The essence of the beautiful south-west Mediterranean coast of Turkey is captured in Kalkan (Old Kalamaki) as a great holiday destination.
The sea, the mountains, and the peace and quiet are the simple recipe which has ensured the success of Kalkan over the last 20 years. This is why Kalkan has the highest repeat tourists.
The town is blessed with a good selection of mainly small, independent shops and a number of restaurants which will give you a flavour of tradition right across their menus. The more unspoilt Old Town is your best hunting ground for these, and such is the reputation for quality and value which many of them enjoy, that the town attracts many visitors from elsewhere in the region.
Pick one with its own roof terrace or one by the harbour, and you can savour your meal to the sight of the setting sun disappearing into the sea behind the mountains. With more than 100 restaurants to choose from, no two meals you enjoy on your Kalkan holiday need be the same.
Among the historic sites which a Kalkan puts you within easy reach of are Patara, Xanthos, Letoon (UNESCO World Heritage Centre) Tlos, Pinara, Simena, Chruch of St Nicholas and Myra. To read and learn more visit our website on ancient Lycia and its geography visit www.lycianturkey.com
Sitting in a bay at the foot of the Taurus mountains, you will be able to feast your eyes on spectacular views of both sea and mountains, as well as buildings of Greek and Turkish origin dating back to 19th century.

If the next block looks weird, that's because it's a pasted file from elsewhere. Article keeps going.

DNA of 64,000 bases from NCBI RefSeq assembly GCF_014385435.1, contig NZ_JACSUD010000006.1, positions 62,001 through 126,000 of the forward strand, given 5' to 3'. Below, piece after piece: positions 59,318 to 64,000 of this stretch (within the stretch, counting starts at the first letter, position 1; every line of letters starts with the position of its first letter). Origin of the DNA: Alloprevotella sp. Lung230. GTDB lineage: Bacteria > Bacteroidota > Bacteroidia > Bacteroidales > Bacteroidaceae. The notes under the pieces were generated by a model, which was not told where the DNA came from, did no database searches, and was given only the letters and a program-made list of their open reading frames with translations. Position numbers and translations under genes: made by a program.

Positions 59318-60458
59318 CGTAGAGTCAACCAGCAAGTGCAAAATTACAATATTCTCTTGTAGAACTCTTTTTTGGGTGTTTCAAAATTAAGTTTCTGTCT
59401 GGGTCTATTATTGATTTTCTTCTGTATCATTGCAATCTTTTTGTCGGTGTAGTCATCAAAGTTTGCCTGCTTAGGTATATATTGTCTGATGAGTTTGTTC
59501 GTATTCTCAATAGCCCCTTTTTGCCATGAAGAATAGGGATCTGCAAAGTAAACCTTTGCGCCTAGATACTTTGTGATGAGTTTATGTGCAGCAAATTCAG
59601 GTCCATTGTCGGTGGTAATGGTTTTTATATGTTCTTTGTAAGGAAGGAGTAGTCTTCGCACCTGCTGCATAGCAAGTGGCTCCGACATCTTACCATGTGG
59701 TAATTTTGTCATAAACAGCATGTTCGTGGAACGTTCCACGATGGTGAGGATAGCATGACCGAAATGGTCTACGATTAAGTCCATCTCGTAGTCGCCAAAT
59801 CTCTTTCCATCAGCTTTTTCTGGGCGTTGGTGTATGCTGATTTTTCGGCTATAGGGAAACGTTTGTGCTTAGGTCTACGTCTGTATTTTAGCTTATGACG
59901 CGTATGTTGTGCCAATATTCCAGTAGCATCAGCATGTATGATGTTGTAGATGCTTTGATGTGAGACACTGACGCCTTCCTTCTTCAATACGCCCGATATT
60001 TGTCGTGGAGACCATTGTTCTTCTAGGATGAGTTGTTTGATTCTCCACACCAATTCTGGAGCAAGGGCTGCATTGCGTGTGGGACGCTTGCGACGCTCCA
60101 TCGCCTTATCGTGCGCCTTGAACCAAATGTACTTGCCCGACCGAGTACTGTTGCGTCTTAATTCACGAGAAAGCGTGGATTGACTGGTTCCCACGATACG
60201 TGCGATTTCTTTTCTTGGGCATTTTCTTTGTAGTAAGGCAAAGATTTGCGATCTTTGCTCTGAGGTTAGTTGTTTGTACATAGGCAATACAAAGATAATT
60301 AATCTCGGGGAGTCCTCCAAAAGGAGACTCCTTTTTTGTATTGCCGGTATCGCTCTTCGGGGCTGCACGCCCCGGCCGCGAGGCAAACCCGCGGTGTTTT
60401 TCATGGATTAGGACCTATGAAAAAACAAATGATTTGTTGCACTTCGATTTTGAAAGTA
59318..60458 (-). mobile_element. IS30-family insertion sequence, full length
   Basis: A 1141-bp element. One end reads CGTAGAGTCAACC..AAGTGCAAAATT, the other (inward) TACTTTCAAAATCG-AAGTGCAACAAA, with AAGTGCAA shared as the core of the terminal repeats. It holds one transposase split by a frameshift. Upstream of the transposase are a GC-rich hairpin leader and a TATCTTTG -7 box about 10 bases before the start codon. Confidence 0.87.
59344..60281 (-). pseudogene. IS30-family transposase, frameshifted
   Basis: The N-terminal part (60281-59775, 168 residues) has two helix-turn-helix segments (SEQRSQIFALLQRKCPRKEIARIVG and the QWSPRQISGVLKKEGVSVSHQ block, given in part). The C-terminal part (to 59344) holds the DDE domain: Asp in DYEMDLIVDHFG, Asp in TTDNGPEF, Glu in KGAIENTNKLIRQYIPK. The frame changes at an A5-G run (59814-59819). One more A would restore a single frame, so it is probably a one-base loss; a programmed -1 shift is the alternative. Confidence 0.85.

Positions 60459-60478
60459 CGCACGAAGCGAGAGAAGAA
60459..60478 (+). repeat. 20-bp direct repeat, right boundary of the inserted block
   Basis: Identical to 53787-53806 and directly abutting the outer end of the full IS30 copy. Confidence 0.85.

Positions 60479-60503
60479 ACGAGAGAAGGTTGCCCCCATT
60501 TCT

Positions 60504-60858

Kalkan Bay has a pebble beach which holds an EU blue flag for cleanliness. There are also several private beach clubs situated in different parts of the Kalkan Bay and they all provide free boat taxis all day. The calm waters in most parts of the bay are ideal for scubadiving, many other watersports, fishing, and boat tours.
Kalkan is a town on the Turkish Mediterranean coast, and an important tourist destination. The area includes many historical sites (such as Tlos and Kekova) and many fine beaches (including Patara Beach & Kaputaş Beach).
Kalkan is an old fishing town, and the only safe harbour between Kaş and Fethiye; it is famous for its white-washed houses, descending to the sea, and its brightly coloured bougainvilleas. It averages 300 days of sunshine a year.
Until the early 1920s, the majority of its inhabitants were Greeks. They left in 1923 because of the Exchange of populations between Greece and Turkey after the Greco-Turkish War and emigrated mainly to Attica, where they founded the new town of Kalamaki. Abandoned Greek houses can still be seen at Kalkan.
Kalkan was an important harbour town until the 1970s as the only seaport for the environs. It declined after construction of Fethiye road but revived after the emergence of the tourism industry in the region.
Although part of the Antalya province administratively, Kalkan is connected more closely to Fethiye economically and for transportation.
British newspaper The Independent listed Kalkan among the best tourist destinations for 2007. The paper recommended Kalkan especially for those seeking a romantic vacation and who do not want to travel far from their home country in Europe.
According to a 2012 survey 96% of visitors to Kalkan during 2011 were from the United Kingdom. The breakdown was: UK England (82%), UK Scotland (9%), UK Wales (3%), UK NI (2%).
So, we invite you to get a taste of that beauty by staying in one of our modern kalkan villas or apartments. The rental holiday villas we have hand-picked, contemporary villas and apartments are fitted with chic, modern furnishings and boast panoramic views of the Mediterranean Sea and Kalkan’s mountains.